The regiment reassembles and is ready to march. In line, Henry remembers the packet of letters that Wilson had entrusted to him. Henry decides to keep the packet as a "small weapon" to use against Wilson if he asks about Henry running away. Thinking back on Wilson's serious and sentimental gesture of the packet, Henry feels superior and proud again.
Henry is as much at war with his insecurity as with the enemy: the tattered man with his "knife thrusts," the "small weapon" Henry holds to use against Wilson. Here, Henry is smug about Wilson's fear, as if he had never suffered any weakness.
Feeling like a veteran, Henry forgives himself for his anxieties and internal philosophical debates: they were just youthful delusions. Now he feels like a man of experience, confident that he's been chosen for glory. He remembers how the other soldiers who ran away were overly hasty and wild. Henry scorns them, believing that he fled the battle with "discretion and dignity."
Henry flip-flops on his attitudes about himself. He assumes he's become a man (after one day) and a veteran (after one fight). His interpretation of his running away as more dignified than his fellow soldiers' actions is ridiculous: he tried to run faster than everyone else.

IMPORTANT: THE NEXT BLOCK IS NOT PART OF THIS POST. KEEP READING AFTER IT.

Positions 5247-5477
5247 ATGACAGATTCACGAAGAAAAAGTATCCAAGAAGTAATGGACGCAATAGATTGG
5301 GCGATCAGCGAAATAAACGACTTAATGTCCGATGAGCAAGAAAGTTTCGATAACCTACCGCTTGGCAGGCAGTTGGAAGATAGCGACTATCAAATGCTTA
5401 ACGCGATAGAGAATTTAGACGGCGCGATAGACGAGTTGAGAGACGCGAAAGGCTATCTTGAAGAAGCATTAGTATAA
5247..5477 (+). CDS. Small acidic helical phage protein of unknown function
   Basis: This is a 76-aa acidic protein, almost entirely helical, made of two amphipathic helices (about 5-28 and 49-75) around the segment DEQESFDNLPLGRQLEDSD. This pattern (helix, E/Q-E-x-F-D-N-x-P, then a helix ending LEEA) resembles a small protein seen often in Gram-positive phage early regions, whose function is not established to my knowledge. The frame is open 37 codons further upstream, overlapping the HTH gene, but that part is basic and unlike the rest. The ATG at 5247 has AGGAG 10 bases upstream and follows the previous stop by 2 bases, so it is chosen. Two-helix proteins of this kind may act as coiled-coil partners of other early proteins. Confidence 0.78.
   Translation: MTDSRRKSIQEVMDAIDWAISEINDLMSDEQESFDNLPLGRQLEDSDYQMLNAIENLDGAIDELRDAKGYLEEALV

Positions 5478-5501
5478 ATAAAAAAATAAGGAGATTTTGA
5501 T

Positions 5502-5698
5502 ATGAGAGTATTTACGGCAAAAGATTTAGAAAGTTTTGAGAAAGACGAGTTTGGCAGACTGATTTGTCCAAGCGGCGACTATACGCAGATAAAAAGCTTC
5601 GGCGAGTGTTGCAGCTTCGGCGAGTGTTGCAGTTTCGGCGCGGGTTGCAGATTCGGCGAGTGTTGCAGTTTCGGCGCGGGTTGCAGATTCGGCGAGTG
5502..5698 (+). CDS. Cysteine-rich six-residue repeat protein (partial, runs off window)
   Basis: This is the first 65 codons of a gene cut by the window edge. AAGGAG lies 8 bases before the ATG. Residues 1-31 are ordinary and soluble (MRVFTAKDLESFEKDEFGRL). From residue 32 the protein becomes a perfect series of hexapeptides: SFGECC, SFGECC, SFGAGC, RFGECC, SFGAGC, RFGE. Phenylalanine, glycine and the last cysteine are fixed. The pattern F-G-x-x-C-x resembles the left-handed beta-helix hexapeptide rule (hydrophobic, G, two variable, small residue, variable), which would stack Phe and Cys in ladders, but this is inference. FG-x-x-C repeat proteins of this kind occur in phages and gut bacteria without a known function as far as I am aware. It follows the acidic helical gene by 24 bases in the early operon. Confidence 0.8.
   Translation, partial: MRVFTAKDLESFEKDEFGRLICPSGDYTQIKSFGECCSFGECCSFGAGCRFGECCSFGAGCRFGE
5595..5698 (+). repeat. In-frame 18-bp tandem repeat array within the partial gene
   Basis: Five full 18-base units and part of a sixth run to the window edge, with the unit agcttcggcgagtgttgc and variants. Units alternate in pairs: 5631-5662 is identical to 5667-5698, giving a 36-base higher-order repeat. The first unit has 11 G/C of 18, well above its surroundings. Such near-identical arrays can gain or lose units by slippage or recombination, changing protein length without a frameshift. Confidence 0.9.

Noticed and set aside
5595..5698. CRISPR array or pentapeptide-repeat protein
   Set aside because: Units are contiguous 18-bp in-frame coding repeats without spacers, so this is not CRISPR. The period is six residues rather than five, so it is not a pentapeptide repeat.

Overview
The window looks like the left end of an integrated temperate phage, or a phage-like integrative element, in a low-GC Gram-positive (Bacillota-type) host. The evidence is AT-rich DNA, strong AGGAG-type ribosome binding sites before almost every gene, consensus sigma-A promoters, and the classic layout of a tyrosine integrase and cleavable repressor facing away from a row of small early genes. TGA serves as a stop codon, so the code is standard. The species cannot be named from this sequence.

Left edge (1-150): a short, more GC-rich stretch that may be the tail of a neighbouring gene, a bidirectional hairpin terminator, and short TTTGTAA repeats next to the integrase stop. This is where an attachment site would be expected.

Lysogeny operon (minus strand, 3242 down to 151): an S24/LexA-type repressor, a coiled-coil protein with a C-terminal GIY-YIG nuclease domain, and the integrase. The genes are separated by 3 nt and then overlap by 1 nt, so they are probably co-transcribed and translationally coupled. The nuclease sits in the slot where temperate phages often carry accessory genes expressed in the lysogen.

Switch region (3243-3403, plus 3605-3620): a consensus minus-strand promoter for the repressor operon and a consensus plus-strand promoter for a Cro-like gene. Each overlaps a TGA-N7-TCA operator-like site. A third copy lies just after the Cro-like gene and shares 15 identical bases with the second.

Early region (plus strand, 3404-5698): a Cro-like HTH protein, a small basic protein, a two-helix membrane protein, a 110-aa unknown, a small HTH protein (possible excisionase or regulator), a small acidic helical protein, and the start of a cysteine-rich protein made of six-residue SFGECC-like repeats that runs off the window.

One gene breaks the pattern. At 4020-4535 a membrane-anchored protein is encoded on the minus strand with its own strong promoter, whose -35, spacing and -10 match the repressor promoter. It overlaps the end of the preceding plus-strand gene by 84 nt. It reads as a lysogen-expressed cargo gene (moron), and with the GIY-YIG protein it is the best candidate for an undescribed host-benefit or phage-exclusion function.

Wilson nervously approaches Henry and asks for his packet of letters back. Seeing that Wilson is blushing with shame, Henry returns the packet without a word. Because he withheld comment and did not take advantage of his friend, Henry judges himself to be a generous and extraordinary man.
Though it costs him embarrassment, Wilson is ready to face his fears and shortcomings. But Henry is not ready, preferring to remain happily delusional about his self-importance.